Alumni Spotlight: Charles E. Gianelloni '12

February 01, 2019
Charles E. Gianelloni

How did you first get into the legal profession?

I knew I was destined to be a lawyer when I won my first debate tournament at age 7. Just kidding. I actually played video games throughout my 20’s and then followed my brother into law school after growing tired of selling vacuums. Fortunately for me, entry into the legal profession does not require a heroic origin story. I find that hard work and time management skills are far more important.
What advice would you give a new lawyer?

If you are working in a firm, avoid taking on too much work. It is tempting to say “yes” to everyone, but overextending yourself quickly leads to problems. It prevents you from doing your best work, it dramatically interferes with your personal life, and it creates a tremendous amount of undue stress. Instead, be honest with the assigning attorneys and let them know you have a full plate. It is difficult to do at first, but far, far better than the alternative.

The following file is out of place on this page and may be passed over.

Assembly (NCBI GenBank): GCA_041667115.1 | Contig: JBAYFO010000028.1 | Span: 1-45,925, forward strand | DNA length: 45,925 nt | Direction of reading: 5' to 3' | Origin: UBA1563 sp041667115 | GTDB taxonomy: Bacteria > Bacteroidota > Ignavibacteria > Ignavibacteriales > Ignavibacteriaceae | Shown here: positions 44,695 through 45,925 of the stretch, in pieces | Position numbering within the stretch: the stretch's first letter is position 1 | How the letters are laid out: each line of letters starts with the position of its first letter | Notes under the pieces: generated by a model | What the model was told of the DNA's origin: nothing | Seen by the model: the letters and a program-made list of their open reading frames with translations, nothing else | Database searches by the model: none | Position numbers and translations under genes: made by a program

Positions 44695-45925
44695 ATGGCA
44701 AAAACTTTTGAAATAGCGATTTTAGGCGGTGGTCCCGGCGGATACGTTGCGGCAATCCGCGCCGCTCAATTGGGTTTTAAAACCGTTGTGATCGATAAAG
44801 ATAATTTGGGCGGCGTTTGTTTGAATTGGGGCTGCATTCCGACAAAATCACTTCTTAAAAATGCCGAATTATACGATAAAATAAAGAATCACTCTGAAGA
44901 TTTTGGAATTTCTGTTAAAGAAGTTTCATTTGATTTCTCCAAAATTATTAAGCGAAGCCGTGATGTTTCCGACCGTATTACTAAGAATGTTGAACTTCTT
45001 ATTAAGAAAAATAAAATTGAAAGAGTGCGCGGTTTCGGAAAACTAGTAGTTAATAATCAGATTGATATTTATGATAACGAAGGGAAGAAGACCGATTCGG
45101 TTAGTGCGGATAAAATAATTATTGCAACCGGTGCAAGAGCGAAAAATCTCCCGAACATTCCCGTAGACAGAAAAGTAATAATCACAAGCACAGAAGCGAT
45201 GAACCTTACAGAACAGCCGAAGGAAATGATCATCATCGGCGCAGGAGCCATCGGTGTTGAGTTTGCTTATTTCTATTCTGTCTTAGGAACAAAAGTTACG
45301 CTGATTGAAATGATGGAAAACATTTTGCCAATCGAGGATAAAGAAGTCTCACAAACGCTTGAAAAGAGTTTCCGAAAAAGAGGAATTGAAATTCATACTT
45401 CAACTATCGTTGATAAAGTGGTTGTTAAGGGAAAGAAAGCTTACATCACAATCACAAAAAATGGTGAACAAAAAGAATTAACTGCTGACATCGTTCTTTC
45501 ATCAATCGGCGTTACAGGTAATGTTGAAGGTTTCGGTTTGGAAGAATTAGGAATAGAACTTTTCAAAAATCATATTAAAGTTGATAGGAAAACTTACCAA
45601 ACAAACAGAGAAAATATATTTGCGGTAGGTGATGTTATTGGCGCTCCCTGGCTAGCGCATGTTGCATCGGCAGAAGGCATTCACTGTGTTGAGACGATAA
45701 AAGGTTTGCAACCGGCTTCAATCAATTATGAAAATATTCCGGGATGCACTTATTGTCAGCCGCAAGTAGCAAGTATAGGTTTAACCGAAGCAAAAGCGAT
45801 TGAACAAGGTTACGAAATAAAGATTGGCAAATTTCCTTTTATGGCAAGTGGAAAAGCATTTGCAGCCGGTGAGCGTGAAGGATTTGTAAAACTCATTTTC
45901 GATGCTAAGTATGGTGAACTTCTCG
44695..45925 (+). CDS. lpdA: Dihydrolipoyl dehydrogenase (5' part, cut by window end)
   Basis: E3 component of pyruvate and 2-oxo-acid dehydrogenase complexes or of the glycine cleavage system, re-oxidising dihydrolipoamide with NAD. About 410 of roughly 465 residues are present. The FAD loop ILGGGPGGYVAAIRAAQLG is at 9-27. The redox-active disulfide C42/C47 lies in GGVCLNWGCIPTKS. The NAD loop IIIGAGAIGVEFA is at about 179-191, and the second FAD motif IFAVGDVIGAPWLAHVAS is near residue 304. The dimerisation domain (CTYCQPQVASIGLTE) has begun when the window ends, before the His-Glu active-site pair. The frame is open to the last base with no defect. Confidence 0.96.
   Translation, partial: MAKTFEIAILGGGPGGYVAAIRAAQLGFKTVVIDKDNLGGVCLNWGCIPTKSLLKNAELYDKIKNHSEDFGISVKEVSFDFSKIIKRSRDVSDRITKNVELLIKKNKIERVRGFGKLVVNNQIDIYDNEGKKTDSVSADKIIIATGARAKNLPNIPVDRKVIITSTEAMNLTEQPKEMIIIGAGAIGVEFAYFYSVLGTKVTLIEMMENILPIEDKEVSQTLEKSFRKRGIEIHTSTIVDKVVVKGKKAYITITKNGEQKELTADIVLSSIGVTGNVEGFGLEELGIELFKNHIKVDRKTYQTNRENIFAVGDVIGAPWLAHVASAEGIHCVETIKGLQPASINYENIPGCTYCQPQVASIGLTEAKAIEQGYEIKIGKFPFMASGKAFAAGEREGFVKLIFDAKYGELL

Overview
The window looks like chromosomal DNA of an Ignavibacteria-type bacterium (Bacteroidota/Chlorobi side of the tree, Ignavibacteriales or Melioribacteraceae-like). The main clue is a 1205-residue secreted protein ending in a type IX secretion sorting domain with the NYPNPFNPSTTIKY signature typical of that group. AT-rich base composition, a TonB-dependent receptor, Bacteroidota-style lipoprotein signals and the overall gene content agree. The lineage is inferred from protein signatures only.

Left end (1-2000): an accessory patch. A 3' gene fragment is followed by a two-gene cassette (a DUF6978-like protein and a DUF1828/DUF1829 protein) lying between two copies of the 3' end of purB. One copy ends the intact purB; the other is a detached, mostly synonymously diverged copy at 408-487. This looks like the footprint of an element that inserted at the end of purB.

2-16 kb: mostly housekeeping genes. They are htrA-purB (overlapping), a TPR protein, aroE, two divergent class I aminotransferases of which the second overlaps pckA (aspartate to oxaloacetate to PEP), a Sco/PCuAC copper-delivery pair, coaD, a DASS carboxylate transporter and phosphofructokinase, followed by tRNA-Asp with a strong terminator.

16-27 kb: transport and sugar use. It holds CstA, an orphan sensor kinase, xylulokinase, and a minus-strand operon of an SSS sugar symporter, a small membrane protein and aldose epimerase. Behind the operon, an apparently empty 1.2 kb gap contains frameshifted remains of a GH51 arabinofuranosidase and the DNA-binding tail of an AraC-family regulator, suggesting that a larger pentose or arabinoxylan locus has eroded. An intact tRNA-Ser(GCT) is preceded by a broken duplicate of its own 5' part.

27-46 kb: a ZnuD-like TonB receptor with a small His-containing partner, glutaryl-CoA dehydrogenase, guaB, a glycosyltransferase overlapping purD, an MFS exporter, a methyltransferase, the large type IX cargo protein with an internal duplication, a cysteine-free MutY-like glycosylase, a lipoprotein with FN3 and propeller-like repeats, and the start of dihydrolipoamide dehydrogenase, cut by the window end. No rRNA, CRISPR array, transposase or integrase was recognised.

Can you recommend a favorite movie?

Funny and/or ridiculous movies are great escapes from the often-serious trappings of law. For example, Rubber is zany romp about a telekinetic car tire that stalks a desert town after following a hitchhiker there. For those of you who have already seen this gem, I know what you’re thinking, and I agree – major Oscar snub in 2010. 
Tell us about a case that you are particularly proud of.

We had a client who hired a company to find and sell him a rare pinball machine (really, a pinball machine). With only 300 or so units of this particular pinball machine ever produced, it took several months for the company to locate one. A few days before the machine was to be delivered, the client received a call from the company saying that the deal was off because the company had received a better offer from someone who had just hit a jackpot at a casino. With the help of an expert from the Pinball Hall of Fame, we enjoined the sale to the new buyer and compelled the company to sell the machine to our client. Perhaps some of those law school fact patterns are not so far-fetched after all.

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